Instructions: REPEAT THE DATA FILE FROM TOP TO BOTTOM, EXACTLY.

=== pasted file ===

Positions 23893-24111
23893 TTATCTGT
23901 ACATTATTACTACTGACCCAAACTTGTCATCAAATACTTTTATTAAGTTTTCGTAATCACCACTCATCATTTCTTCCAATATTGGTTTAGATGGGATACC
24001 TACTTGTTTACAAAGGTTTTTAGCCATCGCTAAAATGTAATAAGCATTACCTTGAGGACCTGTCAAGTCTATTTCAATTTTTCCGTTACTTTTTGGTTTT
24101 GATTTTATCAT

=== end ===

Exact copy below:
Positions 23893-24111
23893 TTATCTGT
23901 ACATTATTACTACTGACCCAAACTTGTCATCAAATACTTTTATTAAGTTTTCGTAATCACCACTCATCATTTCTTCCAATATTGGTTTAGATGGGATACC
24001 TACTTGTTTACAAAGGTTTTTAGCCATCGCTAAAATGTAATAAGCATTACCTTGAGGACCTGTCAAGTCTATTTCAATTTTTCCGTTACTTTTTGGTTTT
24101 GATTTTATCAT